Psaki DENIES US gave Ukraine intelligence to take out Russian warship Moskva after report American intel ‘helped’ sink the Black Sea flagship
- On Thursday an American official said that the US shared intelligence about the location of the Russian missile cruiser Moskva with Ukraine
- The official said that the US did not know Ukraine planned on striking the Moskva- a huge Soviet-era missile cruiser- and was not involved in the decision
- The intel was given to Ukraine to help them defend themselves from attacks from Russia
- The sinking of the flagship was a humiliating loss for Russia; it had a crew of 500 and an important role in air defense capability
- The disclosure of U.S. support in the Moskva strike comes as the White House is under pressure from Republicans to do more to support Ukraine’s resistance
- As the conflict between the countries continues, the Biden administration has ramped up intelligence sharing with Ukraine alongside the shipment of arms
- Psaki pushed back on the narrative Friday, saying the US ‘did not provide Ukraine with specific targeting information for the Moskva’
- She said the US had no ‘prior knowledge’ of Ukraine’s intention to target it
- She called reports ‘an inaccurate over-claiming of our role’
White House Press Secretary Jen Psaki pushed back on reports Friday that U.S. intelligence helped the Ukrainian military sink the Russian Black Sea flagship Moskva.
She called those reports ‘inaccurate’ – and cast them as ‘over-claiming’ a US role she said was an action founded on Ukrainian capabilities.
‘We did not provide Ukraine with specific targeting information for the Moskva. We were not involved in the Ukrainians decision to strike the ship. Or in the operation they carried out,’ she said.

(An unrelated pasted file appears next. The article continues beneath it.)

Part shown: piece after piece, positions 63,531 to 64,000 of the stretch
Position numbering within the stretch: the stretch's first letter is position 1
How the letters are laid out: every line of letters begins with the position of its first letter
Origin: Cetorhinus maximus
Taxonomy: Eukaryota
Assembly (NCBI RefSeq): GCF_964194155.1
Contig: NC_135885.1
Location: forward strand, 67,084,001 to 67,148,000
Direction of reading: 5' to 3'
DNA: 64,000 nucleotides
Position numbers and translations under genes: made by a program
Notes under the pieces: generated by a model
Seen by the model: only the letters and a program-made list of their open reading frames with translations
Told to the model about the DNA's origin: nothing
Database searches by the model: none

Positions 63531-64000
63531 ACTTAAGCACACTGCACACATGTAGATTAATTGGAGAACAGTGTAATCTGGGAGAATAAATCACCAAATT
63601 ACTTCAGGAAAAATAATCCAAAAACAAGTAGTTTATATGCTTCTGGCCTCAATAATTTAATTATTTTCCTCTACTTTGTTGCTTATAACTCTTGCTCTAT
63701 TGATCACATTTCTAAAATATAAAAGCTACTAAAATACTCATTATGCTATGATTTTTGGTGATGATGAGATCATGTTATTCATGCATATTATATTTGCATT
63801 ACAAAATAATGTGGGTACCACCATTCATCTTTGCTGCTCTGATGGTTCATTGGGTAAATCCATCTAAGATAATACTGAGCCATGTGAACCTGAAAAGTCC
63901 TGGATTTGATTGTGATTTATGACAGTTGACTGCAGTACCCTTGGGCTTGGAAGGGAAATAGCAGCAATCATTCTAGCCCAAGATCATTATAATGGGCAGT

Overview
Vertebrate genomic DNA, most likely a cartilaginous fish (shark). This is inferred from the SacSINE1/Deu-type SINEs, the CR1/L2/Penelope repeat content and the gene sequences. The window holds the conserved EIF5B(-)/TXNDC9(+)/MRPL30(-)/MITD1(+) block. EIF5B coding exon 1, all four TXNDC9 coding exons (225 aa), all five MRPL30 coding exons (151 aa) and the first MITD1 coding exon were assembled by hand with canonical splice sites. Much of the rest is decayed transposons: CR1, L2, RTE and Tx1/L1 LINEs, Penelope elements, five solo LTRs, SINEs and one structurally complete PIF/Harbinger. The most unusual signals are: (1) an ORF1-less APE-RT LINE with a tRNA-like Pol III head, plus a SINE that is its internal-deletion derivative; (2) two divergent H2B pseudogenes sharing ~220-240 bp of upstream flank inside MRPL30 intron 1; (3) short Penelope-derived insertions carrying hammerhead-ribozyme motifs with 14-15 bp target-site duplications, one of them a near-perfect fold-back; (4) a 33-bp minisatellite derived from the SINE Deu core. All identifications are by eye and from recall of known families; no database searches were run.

She continued: ‘We had no prior knowledge with Ukraine’s intent to target the ship. The Ukrainians have their own intelligence capabilities to track and target Russian naval vessels, as they did in this case,’ Psaki said.
The U.S. said the Russian guided missile cruiser was struck by two Ukrainian Neptune anti-ship missiles April 14th before it caught fire and went down.
White House Press Secretary Jen Psaki said reports that the US helped Ukraine sink Russia’s Black Sea flagship ‘an inaccurate over-claiming of our role’
Psaki said she ‘discussed this with both our national security adviser and the President and the view is that one this is an inaccurate over-claiming of our role and in an under claiming of the role of the Ukrainians who frankly have a greater level of intelligence and access to intelligence than we do.’
Psaki’s carefully chosen words, which appeared to be compiled in advance, did not rule out the US having provided information on the ship’s location that the Ukrainians then put to use on their own initiative.
‘We do provide a range of intelligence to help them understand the threat posed by Russian ships in the Black Sea, and to help them prepare to defend themselves. against potential sea based assaults,’ she said. ‘But they take our intelligence, and they combine that with what they have access to. And so on this specific report, it’s just not an accurate depiction of how this happened.’
She was asked if the US provided information that helped the Ukrainians take out Russian generals and ships, and if it risked potential further escalation of the war.
Her comments came after a US official confirmed that the Biden administration shared intel with Ukraine that helped locate and sink the Russian flagship Moskva last month in a stunning blow to Vladimir Putin’s offensive.